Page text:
Anna ran and got her camera.  We made sure that we were very quiet and that we moved slowly when we were around the bunny so that it wouldn’t get scared and hop away.  Chloe and Caleb crept over so that they could see the bunny too.  We all sat quietly and watched the bunny for several minutes.  When grandma and grandpa arrived in their canoe they got to see the bunny too.

This is the bunny.  Photo by Anna Smilek

This is the bunny.  Photo by Anna Smilek

Unfortunately, the wind picked up and some waves started to splash the bunny so it decided to hop back into the forest.  We were sad to see it go, but happy that Anna managed to get some great pictures of it.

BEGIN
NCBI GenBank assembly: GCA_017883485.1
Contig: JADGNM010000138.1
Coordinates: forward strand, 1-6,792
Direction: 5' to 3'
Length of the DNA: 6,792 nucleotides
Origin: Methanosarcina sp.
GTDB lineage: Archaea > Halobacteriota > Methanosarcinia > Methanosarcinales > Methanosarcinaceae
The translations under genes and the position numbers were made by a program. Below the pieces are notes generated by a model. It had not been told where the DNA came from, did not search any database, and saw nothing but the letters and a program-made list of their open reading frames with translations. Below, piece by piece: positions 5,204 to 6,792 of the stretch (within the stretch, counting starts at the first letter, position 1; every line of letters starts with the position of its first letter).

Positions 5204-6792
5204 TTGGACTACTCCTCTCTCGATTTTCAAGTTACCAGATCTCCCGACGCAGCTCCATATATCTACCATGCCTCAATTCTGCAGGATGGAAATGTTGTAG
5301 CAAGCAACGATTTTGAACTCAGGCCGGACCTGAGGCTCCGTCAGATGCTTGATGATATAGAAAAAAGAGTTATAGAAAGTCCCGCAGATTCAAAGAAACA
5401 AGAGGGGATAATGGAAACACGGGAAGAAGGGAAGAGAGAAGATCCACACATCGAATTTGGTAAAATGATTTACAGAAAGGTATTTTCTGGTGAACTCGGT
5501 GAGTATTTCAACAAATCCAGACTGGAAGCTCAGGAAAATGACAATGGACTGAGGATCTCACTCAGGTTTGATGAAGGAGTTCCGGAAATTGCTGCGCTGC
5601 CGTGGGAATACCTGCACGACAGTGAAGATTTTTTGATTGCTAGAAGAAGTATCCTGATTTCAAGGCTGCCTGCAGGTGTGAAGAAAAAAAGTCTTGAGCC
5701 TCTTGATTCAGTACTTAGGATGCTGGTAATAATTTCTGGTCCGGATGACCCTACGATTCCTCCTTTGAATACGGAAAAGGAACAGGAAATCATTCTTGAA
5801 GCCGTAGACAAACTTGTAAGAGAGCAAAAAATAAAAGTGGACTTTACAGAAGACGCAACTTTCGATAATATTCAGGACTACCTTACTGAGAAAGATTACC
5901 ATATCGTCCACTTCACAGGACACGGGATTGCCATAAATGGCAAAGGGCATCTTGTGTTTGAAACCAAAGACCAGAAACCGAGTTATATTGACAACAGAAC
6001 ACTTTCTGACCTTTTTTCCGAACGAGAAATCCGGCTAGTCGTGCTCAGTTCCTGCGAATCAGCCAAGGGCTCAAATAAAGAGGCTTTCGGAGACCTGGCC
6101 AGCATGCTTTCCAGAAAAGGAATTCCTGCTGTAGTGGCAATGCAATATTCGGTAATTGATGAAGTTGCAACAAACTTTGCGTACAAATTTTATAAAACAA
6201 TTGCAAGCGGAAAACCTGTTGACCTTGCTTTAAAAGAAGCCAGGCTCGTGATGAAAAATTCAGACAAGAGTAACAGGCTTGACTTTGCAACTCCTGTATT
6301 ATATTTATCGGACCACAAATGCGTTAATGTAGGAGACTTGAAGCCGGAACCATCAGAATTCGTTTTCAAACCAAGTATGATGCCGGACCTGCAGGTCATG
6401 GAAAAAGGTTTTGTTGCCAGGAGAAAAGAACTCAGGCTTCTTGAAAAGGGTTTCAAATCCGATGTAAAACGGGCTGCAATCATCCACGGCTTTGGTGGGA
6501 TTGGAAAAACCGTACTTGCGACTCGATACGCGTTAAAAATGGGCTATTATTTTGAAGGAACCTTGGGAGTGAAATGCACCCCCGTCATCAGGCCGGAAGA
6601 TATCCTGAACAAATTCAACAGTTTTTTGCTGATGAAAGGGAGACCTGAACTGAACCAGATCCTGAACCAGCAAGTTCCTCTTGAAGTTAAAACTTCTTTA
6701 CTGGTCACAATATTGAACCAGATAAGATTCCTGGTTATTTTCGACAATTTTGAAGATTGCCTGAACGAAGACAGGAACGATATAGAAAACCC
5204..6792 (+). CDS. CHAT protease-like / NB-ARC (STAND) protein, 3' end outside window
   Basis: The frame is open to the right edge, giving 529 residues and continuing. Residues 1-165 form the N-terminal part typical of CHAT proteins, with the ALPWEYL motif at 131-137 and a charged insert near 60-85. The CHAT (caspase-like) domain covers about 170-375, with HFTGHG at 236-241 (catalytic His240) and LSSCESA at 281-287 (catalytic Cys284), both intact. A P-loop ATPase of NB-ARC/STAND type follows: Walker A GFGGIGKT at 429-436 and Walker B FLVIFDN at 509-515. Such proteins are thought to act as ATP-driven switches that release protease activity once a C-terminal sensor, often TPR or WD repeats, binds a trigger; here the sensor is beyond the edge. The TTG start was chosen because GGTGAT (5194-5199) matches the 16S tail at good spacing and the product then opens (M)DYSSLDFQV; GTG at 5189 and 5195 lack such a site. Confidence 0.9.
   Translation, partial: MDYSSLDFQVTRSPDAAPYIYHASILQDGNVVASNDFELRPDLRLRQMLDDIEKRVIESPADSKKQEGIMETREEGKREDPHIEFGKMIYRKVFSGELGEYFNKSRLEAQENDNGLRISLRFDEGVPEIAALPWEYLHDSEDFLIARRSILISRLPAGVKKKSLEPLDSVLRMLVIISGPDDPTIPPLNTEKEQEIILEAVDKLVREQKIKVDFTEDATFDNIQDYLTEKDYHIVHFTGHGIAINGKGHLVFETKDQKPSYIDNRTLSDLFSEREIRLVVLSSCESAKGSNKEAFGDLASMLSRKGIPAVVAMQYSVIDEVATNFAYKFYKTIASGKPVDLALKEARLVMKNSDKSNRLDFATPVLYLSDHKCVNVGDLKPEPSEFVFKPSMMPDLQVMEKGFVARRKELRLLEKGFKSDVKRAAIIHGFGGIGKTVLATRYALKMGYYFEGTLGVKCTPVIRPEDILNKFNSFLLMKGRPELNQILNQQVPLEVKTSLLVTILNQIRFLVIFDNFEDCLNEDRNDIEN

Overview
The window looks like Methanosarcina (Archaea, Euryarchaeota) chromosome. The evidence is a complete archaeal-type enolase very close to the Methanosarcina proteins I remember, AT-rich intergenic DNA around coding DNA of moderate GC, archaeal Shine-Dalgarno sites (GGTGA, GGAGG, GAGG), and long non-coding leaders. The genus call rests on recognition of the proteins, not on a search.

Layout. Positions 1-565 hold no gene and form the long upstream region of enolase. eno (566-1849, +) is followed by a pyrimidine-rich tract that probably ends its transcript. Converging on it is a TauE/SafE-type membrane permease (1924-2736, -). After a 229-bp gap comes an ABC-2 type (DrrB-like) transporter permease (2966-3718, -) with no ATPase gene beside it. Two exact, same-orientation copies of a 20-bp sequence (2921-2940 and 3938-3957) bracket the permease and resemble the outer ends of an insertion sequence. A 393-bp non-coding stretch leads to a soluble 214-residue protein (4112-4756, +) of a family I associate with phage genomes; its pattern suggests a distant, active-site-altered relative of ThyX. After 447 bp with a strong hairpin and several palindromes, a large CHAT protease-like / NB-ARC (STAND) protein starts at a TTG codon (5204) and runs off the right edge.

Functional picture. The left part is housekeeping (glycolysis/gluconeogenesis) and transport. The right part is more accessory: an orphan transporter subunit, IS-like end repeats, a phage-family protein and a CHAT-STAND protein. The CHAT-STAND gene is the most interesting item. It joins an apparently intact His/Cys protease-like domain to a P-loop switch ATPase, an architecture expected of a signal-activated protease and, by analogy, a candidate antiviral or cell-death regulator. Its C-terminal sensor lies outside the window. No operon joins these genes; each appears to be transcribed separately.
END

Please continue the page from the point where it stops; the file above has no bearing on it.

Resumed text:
If you want to see a bunny, the best time to go looking for one is at dawn or dusk.  Usually they will be at the edge of a field or forest.  Bunnies scare easily so be sure to walk slowly and quietly.  Wild rabbits don’t make good pets, so if you want a bunny of your own you will have to buy one at a pet store.

Anna's Animal Facts: Frogs (by Cousin Anna, Age 12)

Did You Know? You can tell if a frog is male or female by the size of its eardrums.

If a frog’s eardrums are bigger than its eyes, then it’s a male. If the eardrums are the same size or smaller than the frog’s eyes, then it’s a female.  A frog’s eardrums are the round discs just behind its eyes.

Here I'm holding a frog that I caught and named Goliath. You can tell this frog is male because its ear drums are bigger than its eyes.

Here I'm holding a frog that I caught and named Goliath. You can tell this frog is male because its ear drums are bigger than its eyes.